A new field of artificial intelligence is coming into its own: translation and condensation of statistics into human-readable format. Here are two concrete examples. First, automated newscasts.
Automated journalism can basically be understood as search algorithms programmed to look out for certain key findings. then to put them into a certain structure. For a report on a football game for example, the StatsMonkey calculates the narrative based on the numerical data.
Using the score, the algorithm captures the overall dynamic of the game, highlights the key plays and key players, looks for quotes, and generates a text out of these elements. In addition, it configures an appropriate headline and a photo of the most important player in the game - and there goes a very rough sketch of a sports article.
As indicated, sports are definitely low-hanging fruit when it comes to stats-to-English translation. So second, how about an automated sports blog?
Now, I'm in the process of developing completely automated sports content, which will take the form of blogs. I'm not talking just a "stat of the day" or game recaps, but a lot more. I've identified 21 different types of sports stories that can be automated. You could say I'm trying to make the process of writing a sports blog so easy you don't have to do anything at all. My goal for these blogs in version 1.0 is that at least 90% of the readers think the content was created by a human. One of the nice attributes of algorithmic content is that it can be improved over time. A blogger/writer's internal script is pretty much set. They generally don't change or improve the quality or comprehensiveness of their content over time in a significant way, but algorithms can be upgraded continuously. The "voice" of the content can be improved.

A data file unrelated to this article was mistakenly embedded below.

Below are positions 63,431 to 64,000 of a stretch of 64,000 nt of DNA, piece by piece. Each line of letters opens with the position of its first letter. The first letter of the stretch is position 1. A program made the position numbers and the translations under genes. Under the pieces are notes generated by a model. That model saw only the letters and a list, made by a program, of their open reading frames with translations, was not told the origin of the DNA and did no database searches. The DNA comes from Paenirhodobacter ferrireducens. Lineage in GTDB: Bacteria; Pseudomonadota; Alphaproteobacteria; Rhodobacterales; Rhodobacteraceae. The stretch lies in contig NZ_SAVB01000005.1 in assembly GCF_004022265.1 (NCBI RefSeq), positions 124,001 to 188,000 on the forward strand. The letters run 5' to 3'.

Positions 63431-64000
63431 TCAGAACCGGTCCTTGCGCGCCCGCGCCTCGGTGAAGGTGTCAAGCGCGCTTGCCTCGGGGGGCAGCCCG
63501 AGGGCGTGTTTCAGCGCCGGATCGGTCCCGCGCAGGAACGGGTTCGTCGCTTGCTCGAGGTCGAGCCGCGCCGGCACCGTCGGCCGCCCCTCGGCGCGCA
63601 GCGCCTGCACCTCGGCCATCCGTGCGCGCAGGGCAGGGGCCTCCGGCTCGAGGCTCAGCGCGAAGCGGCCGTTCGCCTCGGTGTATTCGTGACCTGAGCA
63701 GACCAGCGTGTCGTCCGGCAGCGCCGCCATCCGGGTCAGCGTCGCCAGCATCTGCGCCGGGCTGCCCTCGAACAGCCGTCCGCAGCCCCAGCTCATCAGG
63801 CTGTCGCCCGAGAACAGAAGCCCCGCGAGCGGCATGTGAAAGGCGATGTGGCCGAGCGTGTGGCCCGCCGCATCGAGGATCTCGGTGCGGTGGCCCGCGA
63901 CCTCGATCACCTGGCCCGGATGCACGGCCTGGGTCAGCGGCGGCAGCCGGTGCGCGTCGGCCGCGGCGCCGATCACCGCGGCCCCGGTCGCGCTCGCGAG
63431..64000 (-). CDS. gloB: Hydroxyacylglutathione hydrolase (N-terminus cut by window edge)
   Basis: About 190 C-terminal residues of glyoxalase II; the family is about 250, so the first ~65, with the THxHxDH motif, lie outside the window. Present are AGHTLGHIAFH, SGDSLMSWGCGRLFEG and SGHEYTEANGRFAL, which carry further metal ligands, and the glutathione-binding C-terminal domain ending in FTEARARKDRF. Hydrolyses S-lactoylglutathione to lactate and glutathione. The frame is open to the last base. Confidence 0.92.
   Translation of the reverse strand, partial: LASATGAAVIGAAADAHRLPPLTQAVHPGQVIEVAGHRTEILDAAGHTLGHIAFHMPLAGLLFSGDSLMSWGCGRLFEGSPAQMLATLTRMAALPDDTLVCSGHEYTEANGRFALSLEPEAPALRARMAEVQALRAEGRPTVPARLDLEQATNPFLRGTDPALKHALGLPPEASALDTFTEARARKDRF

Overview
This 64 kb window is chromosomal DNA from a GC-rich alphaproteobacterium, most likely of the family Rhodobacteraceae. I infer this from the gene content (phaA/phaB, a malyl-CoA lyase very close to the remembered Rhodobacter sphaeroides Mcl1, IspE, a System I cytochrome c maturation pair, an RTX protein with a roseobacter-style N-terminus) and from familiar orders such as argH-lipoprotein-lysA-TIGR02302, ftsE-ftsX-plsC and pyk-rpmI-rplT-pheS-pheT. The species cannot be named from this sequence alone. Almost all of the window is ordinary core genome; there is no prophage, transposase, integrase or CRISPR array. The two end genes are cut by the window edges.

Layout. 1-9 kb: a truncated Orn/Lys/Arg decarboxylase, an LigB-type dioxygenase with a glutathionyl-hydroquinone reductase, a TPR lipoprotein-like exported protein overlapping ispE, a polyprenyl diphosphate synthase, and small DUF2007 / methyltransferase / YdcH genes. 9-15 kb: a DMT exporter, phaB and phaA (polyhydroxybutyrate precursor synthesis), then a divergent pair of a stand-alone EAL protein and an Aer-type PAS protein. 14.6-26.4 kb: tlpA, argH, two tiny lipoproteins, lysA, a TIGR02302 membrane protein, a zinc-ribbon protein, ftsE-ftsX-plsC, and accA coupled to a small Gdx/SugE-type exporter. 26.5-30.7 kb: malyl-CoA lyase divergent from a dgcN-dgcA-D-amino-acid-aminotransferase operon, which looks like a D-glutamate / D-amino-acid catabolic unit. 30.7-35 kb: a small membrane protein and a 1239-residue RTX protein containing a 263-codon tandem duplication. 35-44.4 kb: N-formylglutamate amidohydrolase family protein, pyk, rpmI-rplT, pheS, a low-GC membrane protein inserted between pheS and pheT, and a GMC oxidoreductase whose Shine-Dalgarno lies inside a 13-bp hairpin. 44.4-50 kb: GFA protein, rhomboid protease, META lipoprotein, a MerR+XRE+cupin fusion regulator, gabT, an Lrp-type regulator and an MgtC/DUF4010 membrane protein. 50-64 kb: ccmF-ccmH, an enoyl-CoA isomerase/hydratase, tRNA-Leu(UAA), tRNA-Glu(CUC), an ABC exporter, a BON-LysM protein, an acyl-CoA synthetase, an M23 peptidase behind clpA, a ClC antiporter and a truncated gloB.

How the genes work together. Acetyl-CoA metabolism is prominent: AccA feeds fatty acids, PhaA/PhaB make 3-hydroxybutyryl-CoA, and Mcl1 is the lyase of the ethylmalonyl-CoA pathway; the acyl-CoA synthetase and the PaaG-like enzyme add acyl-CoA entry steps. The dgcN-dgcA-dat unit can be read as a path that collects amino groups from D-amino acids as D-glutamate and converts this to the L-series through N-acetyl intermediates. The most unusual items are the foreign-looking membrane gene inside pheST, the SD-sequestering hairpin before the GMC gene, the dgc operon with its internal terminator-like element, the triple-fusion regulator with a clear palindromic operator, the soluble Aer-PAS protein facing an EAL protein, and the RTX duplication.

Will automated content be the end of sports journalism or blogging? Definitely not. There are always multiple sides to every story. And of course there are some categories of news (e.g. breaking news stories) that can't be easily automated. I'd like to see an algorithm write a story about Tiger Wood's infidelities! However, it will take only a short amount of time to get to the point where the average sports fan can't tell the difference between human generated content and automated content.
Is automated content the future of sports journalism? It will definitely play a big part. Large sports media companies can't cover every team to the level they cover the most popular teams. But algorithms don't care about the size of your market. I can generate content that is just as in-depth for North Dakota State as I can Duke. Automated content will be a boon for smaller markets.
And so the use of artificial intelligence to replace white-collar workers marches on. I for one welcome our new robot overlords!